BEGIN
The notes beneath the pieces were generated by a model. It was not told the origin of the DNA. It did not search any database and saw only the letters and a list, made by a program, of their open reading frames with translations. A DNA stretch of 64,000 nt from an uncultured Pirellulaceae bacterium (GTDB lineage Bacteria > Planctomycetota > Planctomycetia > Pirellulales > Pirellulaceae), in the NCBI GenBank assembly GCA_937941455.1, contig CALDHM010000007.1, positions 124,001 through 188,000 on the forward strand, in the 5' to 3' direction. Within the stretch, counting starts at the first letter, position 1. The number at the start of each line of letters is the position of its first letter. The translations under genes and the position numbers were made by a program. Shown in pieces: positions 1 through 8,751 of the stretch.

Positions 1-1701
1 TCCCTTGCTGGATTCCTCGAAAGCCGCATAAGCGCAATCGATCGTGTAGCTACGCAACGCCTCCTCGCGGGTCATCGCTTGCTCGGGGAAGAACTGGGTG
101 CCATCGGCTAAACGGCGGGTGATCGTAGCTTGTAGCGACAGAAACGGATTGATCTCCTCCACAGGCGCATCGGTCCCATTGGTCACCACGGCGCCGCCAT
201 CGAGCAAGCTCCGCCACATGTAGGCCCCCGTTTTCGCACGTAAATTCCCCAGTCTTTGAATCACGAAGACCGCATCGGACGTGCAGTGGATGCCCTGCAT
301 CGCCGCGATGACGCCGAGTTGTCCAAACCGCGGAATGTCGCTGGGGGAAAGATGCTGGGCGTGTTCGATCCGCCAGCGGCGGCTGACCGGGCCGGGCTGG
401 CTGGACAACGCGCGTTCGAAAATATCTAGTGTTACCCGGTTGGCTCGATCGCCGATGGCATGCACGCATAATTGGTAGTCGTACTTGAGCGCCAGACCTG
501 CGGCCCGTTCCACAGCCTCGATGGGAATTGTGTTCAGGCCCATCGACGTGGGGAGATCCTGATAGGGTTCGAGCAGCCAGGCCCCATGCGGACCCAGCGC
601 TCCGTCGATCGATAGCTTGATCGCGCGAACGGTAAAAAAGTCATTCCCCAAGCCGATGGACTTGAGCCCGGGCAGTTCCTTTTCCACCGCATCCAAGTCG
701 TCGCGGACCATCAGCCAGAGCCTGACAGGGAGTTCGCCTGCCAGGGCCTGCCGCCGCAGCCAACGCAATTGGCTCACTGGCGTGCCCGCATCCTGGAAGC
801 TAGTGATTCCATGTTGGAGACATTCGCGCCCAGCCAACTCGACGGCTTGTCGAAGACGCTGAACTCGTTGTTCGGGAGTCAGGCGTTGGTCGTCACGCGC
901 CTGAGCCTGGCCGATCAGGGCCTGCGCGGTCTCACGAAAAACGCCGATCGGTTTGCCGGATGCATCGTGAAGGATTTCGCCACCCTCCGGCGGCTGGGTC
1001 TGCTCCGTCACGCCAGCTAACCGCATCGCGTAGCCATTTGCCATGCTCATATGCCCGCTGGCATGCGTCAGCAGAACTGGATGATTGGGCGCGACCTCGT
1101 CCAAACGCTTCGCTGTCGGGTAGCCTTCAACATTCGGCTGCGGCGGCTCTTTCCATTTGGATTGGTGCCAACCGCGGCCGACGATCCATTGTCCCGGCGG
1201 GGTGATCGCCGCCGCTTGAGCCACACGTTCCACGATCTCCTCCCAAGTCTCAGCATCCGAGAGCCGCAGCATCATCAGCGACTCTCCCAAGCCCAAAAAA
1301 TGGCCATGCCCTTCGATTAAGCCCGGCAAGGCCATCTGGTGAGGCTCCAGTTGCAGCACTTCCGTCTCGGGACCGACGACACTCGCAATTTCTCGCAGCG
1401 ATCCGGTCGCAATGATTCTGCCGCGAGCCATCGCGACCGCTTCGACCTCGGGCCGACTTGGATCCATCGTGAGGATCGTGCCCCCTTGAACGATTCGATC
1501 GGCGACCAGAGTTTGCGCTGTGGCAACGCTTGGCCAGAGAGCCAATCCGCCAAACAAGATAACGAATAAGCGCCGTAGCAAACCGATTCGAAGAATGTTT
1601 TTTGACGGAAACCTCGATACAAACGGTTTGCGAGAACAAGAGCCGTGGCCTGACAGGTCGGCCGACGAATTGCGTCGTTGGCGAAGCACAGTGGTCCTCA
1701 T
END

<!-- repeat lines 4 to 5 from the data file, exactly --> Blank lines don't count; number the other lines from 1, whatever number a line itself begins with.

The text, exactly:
101 CCATCGGCTAAACGGCGGGTGATCGTAGCTTGTAGCGACAGAAACGGATTGATCTCCTCCACAGGCGCATCGGTCCCATTGGTCACCACGGCGCCGCCAT
201 CGAGCAAGCTCCGCCACATGTAGGCCCCCGTTTTCGCACGTAAATTCCCCAGTCTTTGAATCACGAAGACCGCATCGGACGTGCAGTGGATGCCCTGCAT